Left come through to beat far right and win French election

Far right placed third. Official results and main points of the results after the second round of France's parliamentary elections

The Nouveau Front Populaire only launched a few weeks ago but is already the largest party in parliament
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The second round of France's snap parliamentary elections happened on Sunday (July 7). Here are the key points to draw from the results confirmed by the Interior Ministry at 23:55.

  • The newly formed alliance of left-wing parties the Nouveau Front Populaire (NFP) has won the most seats in the French parliament but does not have an absolute majority (289)
  • The NFP won 180 seats
  • Far-right Rassemblement National (RN) and allies won 143 seats
  • Ensemble ! - the centrist alliance including President Macron’s party won 163 seats, far better than expected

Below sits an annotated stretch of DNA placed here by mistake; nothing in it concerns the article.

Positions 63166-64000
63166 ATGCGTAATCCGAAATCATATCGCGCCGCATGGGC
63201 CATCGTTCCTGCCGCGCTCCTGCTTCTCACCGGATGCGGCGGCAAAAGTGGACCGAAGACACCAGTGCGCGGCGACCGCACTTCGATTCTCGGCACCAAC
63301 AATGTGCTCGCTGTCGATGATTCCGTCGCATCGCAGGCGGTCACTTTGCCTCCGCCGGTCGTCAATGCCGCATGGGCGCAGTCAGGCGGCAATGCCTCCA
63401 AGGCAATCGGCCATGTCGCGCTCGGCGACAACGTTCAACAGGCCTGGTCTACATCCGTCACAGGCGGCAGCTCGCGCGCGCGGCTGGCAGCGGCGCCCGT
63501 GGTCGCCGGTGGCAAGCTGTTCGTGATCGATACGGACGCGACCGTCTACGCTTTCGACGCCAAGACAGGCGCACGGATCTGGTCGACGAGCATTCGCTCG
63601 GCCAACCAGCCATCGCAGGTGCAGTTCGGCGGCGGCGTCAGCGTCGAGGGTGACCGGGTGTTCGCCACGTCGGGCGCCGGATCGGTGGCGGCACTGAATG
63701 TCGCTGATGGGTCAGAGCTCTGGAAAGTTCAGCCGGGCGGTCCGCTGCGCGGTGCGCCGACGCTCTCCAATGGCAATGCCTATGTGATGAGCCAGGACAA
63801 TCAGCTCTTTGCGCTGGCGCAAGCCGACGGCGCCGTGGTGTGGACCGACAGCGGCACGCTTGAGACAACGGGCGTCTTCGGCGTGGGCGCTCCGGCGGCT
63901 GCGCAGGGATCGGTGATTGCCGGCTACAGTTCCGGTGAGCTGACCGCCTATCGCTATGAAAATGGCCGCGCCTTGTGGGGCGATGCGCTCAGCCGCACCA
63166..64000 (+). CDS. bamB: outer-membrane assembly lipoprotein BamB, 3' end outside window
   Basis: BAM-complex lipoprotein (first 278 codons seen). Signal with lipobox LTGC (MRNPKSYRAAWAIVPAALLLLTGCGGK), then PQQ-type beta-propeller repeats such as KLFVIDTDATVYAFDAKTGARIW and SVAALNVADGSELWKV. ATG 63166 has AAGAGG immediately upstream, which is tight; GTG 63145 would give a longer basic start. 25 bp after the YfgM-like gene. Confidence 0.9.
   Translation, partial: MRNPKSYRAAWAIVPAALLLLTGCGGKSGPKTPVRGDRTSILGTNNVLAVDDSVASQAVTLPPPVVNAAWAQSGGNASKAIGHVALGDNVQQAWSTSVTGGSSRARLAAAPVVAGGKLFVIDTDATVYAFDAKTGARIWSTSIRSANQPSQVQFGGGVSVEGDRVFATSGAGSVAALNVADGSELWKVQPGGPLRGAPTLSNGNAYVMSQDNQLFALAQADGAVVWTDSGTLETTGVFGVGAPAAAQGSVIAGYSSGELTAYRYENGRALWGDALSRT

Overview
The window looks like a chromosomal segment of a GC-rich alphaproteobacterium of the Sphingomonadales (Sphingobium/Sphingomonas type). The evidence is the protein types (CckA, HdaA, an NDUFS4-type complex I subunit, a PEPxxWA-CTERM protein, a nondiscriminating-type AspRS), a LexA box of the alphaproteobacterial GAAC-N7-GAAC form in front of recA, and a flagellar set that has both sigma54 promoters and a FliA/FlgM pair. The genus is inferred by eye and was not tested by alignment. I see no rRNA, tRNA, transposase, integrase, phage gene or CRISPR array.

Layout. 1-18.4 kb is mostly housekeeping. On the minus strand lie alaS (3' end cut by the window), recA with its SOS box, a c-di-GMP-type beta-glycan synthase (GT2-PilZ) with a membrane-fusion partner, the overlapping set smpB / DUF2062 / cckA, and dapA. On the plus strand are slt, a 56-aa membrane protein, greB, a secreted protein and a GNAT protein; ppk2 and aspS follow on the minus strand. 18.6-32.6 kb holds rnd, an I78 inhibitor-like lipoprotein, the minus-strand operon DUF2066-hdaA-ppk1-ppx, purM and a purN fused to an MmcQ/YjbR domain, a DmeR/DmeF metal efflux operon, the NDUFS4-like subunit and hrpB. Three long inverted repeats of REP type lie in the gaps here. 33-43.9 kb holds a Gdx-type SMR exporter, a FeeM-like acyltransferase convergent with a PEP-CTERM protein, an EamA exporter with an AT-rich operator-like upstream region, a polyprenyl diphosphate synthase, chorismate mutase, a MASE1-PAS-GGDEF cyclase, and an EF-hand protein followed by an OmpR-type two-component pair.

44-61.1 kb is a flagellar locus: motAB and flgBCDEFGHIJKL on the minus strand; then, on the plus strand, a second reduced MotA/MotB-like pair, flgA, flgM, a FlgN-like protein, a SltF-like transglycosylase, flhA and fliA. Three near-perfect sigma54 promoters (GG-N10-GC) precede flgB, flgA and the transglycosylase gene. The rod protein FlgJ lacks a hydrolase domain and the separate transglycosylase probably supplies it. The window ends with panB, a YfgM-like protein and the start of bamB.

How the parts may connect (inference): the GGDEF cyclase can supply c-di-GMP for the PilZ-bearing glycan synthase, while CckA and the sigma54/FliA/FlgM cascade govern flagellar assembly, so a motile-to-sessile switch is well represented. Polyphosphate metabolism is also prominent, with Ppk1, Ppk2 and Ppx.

• Highest turnout in 40 years at 67.1%
  • Former president François Hollande has been elected as an MP in the Corrèze department
  • Jean-Luc Mélenchon, former leader of the far-left La France Insoumise (part of the NFP), said: “The results of the election are clear: the president must bow down in the face of this victory and the prime minister must resign. The Nouveau Front Populaire will now apply its own programme and nothing but its programme.”
  • Jordan Bardella, president of the RN, said: "Tonight, France is deprived of a majority government capable of steering a clear course to turn the country around".

    "Tonight, these electoral agreements have thrown France into the arms of Jean-Luc Mélenchon's far left. The momentum behind the RN, which put it well ahead in the first round and enabled it to double its number of MPs, are the building blocks of tomorrow's victory."

  • Prime Minister Gabriel Attal, said: “This evening, the political party that I represented in this campaign, even though it achieved a score three times higher than had been predicted in recent weeks, does not have a majority."

  • Mr Attal offered his resignation to president Macron on July 8, but the president rejected his offer. He will remain in the position as caretaker until a new government has been chosen.

  • Bruno le Maire, Finance Minister under president Macron said he feared "a financial crisis and the economic decline" of France after the left-wing victory